Italy has some 1,500 lakes—it has more lakes than rivers. Most are found in the Alpine foothills at the edge of the Po Valley. The largest are the Garda, Maggiore, Como, Iseo, and Lugano. In the peninsula, volcanic lakes fill the craters of extinct volcanoes. The best-known of these is Lake Bolsena, which has two islands. Other volcanic lakes include Bracciano, Vico, Albano, and Nemi. The third type of lake found in Italy is the coastal lake. This category includes Lakes Orbetello, Massaciuccoli, Fondi, Lesina, Varano, and Salpi.
Since most of Italy's many rivers flow across the narrow Italian peninsula and into the sea, most of them are short. The longest rivers are in the northern part of the country. The longest and most important is the Po River, which also has the largest basin. It traverses the northern regions nearly all the way from the French border to the Gulf of Venice. Most of its tributaries flow from the Alpine lakes of the north. Italy's second-longest river, also in the north, is the Adige, which rises in the Alps and flows south to empty into the Gulf of Venice. In the peninsula, a number of rivers cross the Marche, Abruzzi, and Molise regions, including the Reno, the most important river flowing into the Adriatic. On the western side of the peninsula, the Arno and its tributaries flow through Tuscany; the Tiber is among the rivers that flow through Latium and Campagnia. The principal river draining the southern end of the peninsula is the Bradano.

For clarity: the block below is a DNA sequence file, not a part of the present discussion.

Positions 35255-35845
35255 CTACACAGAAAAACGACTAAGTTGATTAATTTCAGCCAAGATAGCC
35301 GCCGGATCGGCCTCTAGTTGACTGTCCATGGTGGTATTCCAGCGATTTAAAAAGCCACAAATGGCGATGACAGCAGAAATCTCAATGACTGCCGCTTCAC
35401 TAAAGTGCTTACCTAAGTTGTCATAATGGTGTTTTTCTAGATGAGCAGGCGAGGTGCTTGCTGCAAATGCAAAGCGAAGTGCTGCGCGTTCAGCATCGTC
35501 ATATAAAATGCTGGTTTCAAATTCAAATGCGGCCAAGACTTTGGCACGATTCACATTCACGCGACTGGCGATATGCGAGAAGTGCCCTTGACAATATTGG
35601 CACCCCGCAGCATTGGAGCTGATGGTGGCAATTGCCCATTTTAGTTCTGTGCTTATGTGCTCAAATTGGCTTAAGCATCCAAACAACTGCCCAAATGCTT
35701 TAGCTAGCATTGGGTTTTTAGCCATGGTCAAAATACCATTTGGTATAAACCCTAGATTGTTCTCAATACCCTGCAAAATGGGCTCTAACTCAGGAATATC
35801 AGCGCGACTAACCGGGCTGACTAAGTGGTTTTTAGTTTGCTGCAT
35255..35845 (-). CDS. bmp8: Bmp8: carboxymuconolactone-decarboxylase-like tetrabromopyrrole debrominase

There are no notable deserts in Italy.
Plains account for around 20 percent of Italy's terrain. The most extensive plains region is the Po Basin, which covers over 44,030 square kilometers (17,000 square miles) and has an average elevation of less than 101 meters (330 feet). At the opposite end of northern Italy, on the Ligurian coast, is the narrow coastal plain of the Gulf of Genoa.
Venice is Italy's largest wetland area. The Italian peninsula includes the Tuscan plains and the Maremma marshlands farther to the south; the Roman countryside, or Campagna, on both banks of the Tiber, and its coastal extension in the form of the reclaimed Pontine Marshes; the fertile plains of the Campagnia region; and the lowlands of Apulia.
The currents that blow across the Strait of Messina, between the Ionian and Tyrrhenean Seas, were personified as the monsters Scylla and Charybdis in Homer's Odyssey. Scylla was located on the Calabrian coast and Charybdis was situated on the coast of Sicily.